She has authored and served as lead editor of several books and special issues of journals, including Closing the Cancer Divide (Harvard University Press/Harvard Global Equity Initiative 2012) and Financing Health in Latin America: Household Spending and Impoverishment (Harvard University Press/Harvard Global Equity Initiative 2013), Caleidoscopio de la Salud. De la Investigación a las Políticas y de las Políticas a la Acción, and Inclusión educativa para niños, niñas y jóvenes hospitalizados (Fondo de Cultura Económica e Intersistemas 2006), and Salud Pública de México, Edición Especial sobre Cáncer de Mama: un reto para la sociedad y los sistemas de salud 2009. Her doctoral thesis focused on street and working children, gender differentials in forms of child labour and risk of domestic and community violence for children and was based on extensive primary data collection in low-income neighborhoods in Colombia as well as the Dominican Republic.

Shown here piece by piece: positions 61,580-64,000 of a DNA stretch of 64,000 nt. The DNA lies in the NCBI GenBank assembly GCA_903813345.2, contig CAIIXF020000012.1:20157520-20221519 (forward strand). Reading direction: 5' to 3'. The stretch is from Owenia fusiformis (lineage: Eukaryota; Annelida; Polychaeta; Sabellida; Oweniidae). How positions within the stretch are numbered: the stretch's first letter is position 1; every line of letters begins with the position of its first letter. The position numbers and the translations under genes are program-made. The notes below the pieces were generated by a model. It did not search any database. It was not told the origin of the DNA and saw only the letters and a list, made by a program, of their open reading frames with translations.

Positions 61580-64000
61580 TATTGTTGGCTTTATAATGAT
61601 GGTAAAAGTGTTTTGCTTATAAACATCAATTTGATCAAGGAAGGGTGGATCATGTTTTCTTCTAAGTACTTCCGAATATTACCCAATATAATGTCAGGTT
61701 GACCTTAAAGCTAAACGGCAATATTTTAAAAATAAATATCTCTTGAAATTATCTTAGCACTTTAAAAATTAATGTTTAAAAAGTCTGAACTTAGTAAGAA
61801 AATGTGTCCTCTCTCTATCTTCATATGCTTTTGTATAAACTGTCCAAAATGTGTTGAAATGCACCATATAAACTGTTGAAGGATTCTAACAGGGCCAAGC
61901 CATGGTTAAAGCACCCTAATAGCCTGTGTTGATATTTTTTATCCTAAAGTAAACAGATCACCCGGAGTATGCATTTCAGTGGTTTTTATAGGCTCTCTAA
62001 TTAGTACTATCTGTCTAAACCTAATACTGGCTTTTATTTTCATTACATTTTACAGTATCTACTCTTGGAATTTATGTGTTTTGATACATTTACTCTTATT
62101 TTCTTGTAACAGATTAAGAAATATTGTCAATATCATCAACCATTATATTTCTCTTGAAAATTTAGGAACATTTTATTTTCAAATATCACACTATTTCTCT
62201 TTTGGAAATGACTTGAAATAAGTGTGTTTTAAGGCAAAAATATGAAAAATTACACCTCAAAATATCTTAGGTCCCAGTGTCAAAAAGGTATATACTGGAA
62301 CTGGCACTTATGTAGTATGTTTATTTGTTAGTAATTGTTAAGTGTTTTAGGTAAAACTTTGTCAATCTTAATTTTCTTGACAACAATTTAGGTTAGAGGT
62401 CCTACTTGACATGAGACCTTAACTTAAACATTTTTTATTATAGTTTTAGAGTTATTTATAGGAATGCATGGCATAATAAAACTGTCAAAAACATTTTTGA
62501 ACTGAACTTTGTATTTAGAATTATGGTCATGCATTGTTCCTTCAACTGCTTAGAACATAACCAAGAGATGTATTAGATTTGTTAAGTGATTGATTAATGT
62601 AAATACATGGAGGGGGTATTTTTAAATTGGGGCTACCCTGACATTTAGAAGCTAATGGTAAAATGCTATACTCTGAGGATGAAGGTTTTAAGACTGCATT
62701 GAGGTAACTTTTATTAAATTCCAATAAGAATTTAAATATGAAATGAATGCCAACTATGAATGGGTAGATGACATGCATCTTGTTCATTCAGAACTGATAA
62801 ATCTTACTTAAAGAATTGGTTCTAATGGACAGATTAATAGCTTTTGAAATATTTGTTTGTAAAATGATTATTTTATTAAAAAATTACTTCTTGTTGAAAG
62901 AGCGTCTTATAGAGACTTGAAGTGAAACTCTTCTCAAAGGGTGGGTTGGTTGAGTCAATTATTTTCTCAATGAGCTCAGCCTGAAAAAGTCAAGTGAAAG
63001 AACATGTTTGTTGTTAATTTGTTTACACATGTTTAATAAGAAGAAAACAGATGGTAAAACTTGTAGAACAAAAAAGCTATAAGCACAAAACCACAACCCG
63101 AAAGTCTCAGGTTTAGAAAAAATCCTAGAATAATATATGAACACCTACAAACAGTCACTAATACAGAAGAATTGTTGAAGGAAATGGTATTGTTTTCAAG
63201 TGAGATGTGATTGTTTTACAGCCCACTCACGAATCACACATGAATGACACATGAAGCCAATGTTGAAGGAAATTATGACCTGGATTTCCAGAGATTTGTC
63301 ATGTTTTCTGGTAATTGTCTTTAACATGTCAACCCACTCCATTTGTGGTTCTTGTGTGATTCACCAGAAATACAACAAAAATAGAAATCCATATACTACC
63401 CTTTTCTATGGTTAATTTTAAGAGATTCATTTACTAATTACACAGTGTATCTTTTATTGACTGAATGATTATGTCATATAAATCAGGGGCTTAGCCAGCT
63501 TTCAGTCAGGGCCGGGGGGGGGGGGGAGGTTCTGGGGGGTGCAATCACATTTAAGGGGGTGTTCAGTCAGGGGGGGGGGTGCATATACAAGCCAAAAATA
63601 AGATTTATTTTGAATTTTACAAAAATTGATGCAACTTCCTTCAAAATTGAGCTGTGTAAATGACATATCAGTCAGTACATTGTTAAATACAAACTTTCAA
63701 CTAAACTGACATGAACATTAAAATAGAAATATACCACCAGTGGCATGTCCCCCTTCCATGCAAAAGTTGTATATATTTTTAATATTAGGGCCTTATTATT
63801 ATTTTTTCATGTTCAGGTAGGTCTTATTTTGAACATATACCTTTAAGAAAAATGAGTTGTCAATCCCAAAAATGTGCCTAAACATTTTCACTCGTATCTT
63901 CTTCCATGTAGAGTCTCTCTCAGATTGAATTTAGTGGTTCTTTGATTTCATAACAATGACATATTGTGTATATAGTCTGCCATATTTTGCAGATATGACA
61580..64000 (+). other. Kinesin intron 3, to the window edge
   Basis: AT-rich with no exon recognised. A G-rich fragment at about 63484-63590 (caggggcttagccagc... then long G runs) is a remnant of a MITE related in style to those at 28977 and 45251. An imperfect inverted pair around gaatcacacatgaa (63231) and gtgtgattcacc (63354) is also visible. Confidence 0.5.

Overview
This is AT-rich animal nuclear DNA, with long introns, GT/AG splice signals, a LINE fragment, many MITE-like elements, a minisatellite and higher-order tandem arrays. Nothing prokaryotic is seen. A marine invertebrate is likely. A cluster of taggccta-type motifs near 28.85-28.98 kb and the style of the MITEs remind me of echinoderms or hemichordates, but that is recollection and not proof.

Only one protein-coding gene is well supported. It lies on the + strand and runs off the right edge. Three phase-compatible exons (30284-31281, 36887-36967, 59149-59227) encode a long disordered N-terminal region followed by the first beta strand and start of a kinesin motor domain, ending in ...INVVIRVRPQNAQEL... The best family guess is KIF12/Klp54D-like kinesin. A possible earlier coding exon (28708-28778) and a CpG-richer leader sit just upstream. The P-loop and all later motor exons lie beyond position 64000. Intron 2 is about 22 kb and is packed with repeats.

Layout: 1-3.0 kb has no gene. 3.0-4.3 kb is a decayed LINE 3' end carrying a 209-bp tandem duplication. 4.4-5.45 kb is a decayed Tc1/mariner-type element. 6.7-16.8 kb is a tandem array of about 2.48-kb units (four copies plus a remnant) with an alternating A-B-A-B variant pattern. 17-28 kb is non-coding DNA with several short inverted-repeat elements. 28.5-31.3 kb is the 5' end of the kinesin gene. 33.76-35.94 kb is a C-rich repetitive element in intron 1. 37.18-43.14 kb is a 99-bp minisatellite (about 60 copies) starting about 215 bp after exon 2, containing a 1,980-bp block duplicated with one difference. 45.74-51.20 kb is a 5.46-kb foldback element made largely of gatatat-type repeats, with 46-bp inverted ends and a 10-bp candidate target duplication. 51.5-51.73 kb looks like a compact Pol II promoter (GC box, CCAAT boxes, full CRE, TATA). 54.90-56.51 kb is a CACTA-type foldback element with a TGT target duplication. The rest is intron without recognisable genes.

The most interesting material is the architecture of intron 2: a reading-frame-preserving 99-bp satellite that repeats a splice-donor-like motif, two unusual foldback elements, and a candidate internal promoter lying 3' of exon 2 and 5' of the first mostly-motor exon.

Dr. Knaul has created and coordinated many international research and policy networks. She currently Co-Chairs the Lancet Commission on Cancer and Health Systems and Lancet Commission on Gender-based Violence and Maltreatment of Young People. From 2014-2017, she founded and co-chaired (with Dr. Paul Farmer) the Lancet Commission on Global Access to Palliative Care and Pain Relief and that work has now spawned a highly productive global research hub working under her leadership that initiated in 2021, as well as a new translational research endeavour “The Lancet Commission Triad to Close the Global Pain Divide” which brings together chairs and leaders this The Lancet Commission on the Value of Death, and The Stanford-Lancet Commission on the North American Opioid Crisis. In 2020 and 2021 she brought together and led a group of researchers from eight Latin America countries to collect and analyze data on COVID-19 and sub-national policymaking that resulted in multiple group-science papers and new health systems research. She founded and directed the Harvard Global Task Force on Expanded Access to Cancer Care and Control and was a member of the Global Task Force on Radiotherapy for Cancer Control. Dr. Knaul also coordinated the Global Network for Health Equity, an initiative that brought together researchers from Latin America, in association with the Asia EQUITAP network and the Africa SHIELD network with funding from IDRC Canada.